The CSS style is:

p.p4 {margin: 0.0px 0.0px 0.0px 0.0px}
font.f2 {font: 16.0px Times; color: #0000eb}

So my file is still choking with excess code, but it is way-tons better than the FireFox export. The next steps of this experiment are clear. I copy/save the browser source-code into a TextEdit file and proceed to strip out the Apple/Safari code, replacing it with my XML tags.

It is ironic that in order to get my bookmark code out of FireFox in a usable format, my recourse is to use Apple technology. To me, poor software design is epitomized by a need to use third-party software to manage tasks and access user data.

Getting the MIME code out of an exported FireFox bookmark file without the automation of the JavaScript file provided by Edward N Heinrich would be an impossible chore. The JavaScript described in this article provides a way to mechanically remove large sections of tagged code. Utilizing various Apple software functions continues the code-cleaning process, and the final objective may be accomplished with Find/Replace.

Now I am free to quickly copy-paste Folders and URL data to organize it within my HTML file.

If anyone knows a simpler way to get clean bookmarks out of FireFox, please let me know.

* * * * * *

Here are some additional FireFox software interface problems with bookmarks that I consider as design-feature flaws in need of correction or improvement.

When I first started saving bookmarks in FireFox many years ago, each bookmark was saved separately. I spent lots of time moving the bookmarks into folders, using the FireFox Bookmarks Organizer. The FireFox Bookmark Organizer interface is painfully slow and tedious; another reason why I want to get my bookmarks out of the software.

Recently, FireFox offered an innovation – the ability to open multiple webpage windows in the browser by using tabs, along with the ability to save all of the opened tabs into a bookmark folder. [At this writing, Safari cannot save multiple tabs]

Utilizing the ability to open multiple web pages into tabs, I developed the habit of searching for a subject, opening multiple websites, and saving all of them in a folder named for the subject. I will save 30+ pages on any given subject into one folder. Alternatively, I will conduct tasks such as a job search and save an entire day’s search drek into a dated Job-Search folder.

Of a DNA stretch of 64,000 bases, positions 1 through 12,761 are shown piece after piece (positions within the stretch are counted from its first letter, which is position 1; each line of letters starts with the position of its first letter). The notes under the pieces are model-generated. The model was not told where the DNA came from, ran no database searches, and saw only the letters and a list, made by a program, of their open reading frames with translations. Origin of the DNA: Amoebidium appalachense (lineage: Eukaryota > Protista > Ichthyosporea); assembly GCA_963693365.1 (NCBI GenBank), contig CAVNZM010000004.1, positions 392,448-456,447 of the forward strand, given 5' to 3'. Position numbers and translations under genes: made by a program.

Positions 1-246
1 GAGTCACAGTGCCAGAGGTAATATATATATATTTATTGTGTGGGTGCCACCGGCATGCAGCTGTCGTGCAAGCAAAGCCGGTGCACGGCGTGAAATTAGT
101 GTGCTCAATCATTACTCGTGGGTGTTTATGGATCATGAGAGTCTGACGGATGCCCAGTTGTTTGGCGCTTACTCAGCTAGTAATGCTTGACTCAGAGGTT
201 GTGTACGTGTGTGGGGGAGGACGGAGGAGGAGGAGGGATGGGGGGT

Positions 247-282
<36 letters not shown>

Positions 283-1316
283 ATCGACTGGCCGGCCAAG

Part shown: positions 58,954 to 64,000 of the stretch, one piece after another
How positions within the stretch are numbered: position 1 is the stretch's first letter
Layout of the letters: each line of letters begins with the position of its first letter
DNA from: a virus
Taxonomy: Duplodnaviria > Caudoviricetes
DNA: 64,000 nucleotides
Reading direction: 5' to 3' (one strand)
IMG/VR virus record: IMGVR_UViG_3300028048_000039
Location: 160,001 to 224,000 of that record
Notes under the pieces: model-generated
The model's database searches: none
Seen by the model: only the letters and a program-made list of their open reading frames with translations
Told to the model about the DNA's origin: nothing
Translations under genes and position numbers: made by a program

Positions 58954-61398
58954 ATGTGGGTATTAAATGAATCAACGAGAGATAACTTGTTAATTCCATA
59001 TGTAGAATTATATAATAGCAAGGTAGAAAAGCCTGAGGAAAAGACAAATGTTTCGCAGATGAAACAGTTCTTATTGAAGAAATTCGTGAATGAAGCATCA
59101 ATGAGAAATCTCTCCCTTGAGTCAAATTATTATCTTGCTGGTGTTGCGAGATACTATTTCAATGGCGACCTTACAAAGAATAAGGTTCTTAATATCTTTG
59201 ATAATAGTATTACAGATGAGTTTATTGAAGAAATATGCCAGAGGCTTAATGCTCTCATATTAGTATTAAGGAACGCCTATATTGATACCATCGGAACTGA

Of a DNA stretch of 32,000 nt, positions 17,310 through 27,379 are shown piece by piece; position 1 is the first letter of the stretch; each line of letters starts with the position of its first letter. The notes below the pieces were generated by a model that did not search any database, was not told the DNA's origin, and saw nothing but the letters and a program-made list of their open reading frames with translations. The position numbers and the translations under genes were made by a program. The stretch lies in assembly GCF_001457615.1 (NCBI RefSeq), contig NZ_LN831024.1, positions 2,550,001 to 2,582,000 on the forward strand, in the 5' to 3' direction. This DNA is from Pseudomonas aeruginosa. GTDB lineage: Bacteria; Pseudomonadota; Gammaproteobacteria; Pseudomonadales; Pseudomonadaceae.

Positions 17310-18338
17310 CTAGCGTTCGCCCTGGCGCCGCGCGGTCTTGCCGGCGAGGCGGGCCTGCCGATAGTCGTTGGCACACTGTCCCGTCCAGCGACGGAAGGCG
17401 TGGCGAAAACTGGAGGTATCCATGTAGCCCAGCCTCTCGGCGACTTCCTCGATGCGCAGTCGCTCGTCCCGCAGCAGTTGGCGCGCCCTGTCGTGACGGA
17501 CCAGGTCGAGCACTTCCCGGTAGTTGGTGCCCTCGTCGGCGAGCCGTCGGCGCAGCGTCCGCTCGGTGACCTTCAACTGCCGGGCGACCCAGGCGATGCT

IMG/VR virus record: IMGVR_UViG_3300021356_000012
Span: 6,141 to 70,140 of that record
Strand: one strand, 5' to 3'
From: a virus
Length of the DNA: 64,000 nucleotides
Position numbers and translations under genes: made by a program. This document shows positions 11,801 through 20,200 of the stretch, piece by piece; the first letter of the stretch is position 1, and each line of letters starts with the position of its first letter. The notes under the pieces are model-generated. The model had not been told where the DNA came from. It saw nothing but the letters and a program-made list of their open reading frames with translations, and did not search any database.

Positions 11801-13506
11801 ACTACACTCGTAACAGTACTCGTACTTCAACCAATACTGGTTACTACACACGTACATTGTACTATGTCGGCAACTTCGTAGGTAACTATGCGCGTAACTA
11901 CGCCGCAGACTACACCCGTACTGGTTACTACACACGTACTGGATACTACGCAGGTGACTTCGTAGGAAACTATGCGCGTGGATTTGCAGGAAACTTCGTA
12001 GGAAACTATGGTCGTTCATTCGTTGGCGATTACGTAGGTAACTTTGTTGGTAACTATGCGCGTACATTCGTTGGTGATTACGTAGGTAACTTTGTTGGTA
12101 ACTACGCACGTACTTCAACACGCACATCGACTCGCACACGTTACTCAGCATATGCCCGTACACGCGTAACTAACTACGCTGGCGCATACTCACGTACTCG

Now I have zillions of these folders. Unfortunately, I find that when multiple web pages are saved in a folder by using tabs, the individual URLs are saved *with no individual descriptions*. It will now be necessary to revisit each individual website, get a description of what it is, and manually type a description into my exported data. This sucks.

In the best of all possible worlds, I would have the option to choose what data is stored and exported in my easy-to-copy and read preferences file. For example I would choose: website URL – YES; Page Descriptions – YES; ICO Icon in MIME format – NO; Time-stamp – NO.

At the time of Export, I would also like to be able to re-select what information I want to export – some or all of it.

Since I have used the tabbed-folder option and I have lost the website descriptions, I would also like to define the order in which data is exported. I would like to invert the order of the Website name and the URL.

FireFox prompts the user to save tags along with web page bookmarks, but there is no way to export the tags along with the URLs, website name and descriptions. The columns of the Bookmark Organizer can be reordered by dragging them, but the organization of the exported data is not controlled or affected by changing the column order.

It would be great if the user’s work adding tags could be accessed and exported along with the user’s URLs and other data that they describe. It also would be great if the Bookmark Organizer user interface acted as a tool to modify and format export data.

In Conclusion, This article explored how to clean out unwanted code from HTML files exported from the FireFox Bookmark Organizer management tool. Obtaining clean HTML exports of bookmark URLs should be a simple task in FireFox, but other software programs have equal barriers to overcome.

I aspire to a design standard that users should have unfettered access to all of their data. No browser currently holds this standard, so it is important to let software developers know what we expect and need. Let me know if this article is helpful to you.

© 062109 Craig Webb. All rights reserved.